This is of particular interest because as much as the Core i7 6700K is an impressive CPU, it does face the issue of being reasonably close in pricing to the Core i7 5820K for the X99 chipset. This is a fifth-generation CPU and platform, but for the most part it has parity with all relevant features of the 6700K, barring the IGP. As such, the true value of the 6700K is perhaps in how well it does against the 5820K, rather than how much better it is compared to the outgoing fourth-generation CPUs. This standoff between the 5820K and the lower SKUs isn’t new nor unique to the 6700K; it’s something that, while rarely covered, also had a profound effect on the value proposition of the 4790K. The only redeeming point to be made for the 4770K is that it made use of DDR3, which was and remains very affordable.
This isn’t so with the Z170 platform. We are now squarely in the DDR4 generation and while DDR3 has had an incredible run, it’s time we retired the memory standard. As such, whatever the cost of DDR4 at present, it’ll be the same for both the 5820K and the 6700K. The motherboards (which we’ll cover in future reviews) may be cheaper by and large, but again the difference in pricing between the more high-end options is negligible and in fact in many cases non-existent.
It is in light of this that we have for the first round of benchmarks compared the 5820K, via non-GPU-centric tests, against the Core i7 6700K in Windows 10. We will look at IGP, discrete GPU and overclocking performance at a later stage, when we will detail the various gaming motherboards as well.
As you can see in the results, the Core i7 6700K offers solid performance against the 5820K with no HT. For the most part they are matched CPUs except where threading is the key performance indicator. With HT enabled, the 5820K runs away with the performance, despite the lower clock frequency. Testing with no HT enabled for the 5820K actually shows how closely matched these architectures are even if the node is different. What you won’t see here though and which again we will cover later is how much more flexible the 6700K is over and above all other CPUs Intel has offered to date.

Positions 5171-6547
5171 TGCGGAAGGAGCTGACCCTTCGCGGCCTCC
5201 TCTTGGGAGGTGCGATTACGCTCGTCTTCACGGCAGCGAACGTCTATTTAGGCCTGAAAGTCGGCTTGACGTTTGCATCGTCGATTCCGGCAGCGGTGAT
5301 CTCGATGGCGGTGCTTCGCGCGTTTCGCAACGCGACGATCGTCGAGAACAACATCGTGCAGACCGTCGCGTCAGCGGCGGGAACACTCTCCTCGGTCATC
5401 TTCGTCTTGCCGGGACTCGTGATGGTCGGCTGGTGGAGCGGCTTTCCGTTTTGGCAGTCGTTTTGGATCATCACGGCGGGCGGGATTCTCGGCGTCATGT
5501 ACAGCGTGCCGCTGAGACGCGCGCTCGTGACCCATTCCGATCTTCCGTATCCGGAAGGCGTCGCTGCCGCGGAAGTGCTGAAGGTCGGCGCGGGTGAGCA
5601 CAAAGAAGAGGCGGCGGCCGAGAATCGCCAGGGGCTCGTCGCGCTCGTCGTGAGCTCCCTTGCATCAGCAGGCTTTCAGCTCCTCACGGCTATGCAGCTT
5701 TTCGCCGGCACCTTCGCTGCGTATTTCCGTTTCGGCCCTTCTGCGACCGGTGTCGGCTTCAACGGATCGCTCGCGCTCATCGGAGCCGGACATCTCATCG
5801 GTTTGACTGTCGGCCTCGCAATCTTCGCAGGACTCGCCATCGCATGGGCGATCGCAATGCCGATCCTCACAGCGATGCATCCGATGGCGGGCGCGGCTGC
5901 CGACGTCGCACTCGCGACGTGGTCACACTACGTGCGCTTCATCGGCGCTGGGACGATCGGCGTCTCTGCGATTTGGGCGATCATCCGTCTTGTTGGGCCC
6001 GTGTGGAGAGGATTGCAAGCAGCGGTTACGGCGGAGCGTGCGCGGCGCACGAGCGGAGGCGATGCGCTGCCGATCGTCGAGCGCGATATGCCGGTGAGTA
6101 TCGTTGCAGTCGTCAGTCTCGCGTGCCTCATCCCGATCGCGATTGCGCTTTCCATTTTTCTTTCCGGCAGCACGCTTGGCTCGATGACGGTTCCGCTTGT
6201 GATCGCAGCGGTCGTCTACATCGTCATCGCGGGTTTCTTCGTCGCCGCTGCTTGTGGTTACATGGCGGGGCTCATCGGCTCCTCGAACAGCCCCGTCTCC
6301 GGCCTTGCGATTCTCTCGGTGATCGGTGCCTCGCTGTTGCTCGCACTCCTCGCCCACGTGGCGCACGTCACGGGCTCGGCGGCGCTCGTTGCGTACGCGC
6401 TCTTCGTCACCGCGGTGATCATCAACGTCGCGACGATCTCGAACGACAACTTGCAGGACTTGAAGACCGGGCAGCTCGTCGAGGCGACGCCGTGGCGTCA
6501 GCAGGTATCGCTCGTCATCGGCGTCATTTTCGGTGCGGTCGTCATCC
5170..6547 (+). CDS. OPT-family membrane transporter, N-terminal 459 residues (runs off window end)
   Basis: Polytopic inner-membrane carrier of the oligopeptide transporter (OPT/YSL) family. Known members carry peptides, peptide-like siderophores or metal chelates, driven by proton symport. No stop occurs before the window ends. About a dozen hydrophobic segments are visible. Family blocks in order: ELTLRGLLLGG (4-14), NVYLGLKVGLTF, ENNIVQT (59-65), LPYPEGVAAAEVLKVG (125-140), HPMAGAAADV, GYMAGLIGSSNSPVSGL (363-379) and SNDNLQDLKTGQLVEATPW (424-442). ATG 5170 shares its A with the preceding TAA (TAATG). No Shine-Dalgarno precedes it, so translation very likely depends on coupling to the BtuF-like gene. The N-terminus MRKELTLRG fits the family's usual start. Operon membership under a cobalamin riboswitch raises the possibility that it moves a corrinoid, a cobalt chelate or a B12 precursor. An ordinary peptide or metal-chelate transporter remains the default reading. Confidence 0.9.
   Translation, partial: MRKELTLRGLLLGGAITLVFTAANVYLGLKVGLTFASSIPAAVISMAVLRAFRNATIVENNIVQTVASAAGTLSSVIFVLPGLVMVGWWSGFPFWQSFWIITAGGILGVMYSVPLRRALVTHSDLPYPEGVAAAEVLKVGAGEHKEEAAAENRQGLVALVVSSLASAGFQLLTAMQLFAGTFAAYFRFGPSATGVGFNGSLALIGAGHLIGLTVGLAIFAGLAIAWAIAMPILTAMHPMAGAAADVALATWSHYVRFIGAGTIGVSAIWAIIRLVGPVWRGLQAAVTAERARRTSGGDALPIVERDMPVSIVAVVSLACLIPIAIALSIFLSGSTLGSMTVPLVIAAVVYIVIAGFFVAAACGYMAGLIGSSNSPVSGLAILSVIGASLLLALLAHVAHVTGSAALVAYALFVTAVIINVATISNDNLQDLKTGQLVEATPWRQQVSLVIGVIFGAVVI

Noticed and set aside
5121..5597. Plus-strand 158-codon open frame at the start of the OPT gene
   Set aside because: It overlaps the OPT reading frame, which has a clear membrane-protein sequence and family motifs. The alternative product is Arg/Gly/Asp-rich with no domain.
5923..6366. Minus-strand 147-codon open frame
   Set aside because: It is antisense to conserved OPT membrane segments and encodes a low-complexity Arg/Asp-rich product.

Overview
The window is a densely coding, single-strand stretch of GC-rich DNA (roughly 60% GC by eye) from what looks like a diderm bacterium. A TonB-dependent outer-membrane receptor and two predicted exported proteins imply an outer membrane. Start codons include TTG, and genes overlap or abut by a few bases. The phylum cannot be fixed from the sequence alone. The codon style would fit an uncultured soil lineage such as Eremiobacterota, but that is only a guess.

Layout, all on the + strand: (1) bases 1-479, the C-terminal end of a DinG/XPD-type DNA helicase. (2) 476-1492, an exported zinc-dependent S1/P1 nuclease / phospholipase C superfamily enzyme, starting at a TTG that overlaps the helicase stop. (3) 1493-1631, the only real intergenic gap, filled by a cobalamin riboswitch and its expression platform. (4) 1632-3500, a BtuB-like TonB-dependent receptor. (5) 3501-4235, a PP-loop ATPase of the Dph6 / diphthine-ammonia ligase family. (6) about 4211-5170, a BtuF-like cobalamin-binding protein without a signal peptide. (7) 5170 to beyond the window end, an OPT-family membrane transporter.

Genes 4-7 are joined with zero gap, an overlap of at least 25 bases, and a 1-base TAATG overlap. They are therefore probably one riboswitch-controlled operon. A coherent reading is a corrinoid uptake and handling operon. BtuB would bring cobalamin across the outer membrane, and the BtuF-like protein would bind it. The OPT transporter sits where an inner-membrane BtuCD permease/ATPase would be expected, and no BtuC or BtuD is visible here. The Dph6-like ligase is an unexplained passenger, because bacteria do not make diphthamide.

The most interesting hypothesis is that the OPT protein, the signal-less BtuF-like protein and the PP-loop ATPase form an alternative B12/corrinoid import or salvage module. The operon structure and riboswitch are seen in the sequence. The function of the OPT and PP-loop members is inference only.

For instance, the Skylake-S CPUs offer a step-less BCLK (base clock). Which means that, unlike with previous platforms where there were specific clock dividers at 100, 125 and 166MHz, the 6700K has an additional external clock generator which allows it to use any frequency as the BCLK. So if you want 115MHz or 200MHz, it’s possible and there’s no artificial limit placed on the system via these locked clock ratios.
This bodes well for DRAM overclocking as well. Not only is the integrated memory controller (IMC) improved, but in conjunction with the step-less base clock, it is possible to reach frequencies in excess of 4,500MHz. In fact, before the end of this year, 3,800 and 4,000MHz kits will become commonplace within the high-end enthusiast circles. The frequency scaling in conjunction with the dramatic fall in DDR4 prices means that DDR3 is effectively going to rise in price but not in performance, thus spelling the end for that memory type.
Powered by this new 14nm process, this processor family will by design allow for far more creative motherboard designs than the previous generation. Gone is the integrated voltage regulator and reliance on fixed clock ratios, so board vendors have the freedom to truly make great products that reflect more on their own engineering capabilities than that of the CPU architecture. It is still early days for the platform, but there’s no question about it: the Core i7 6700K is quite easily the most interesting CPU Intel has built to date.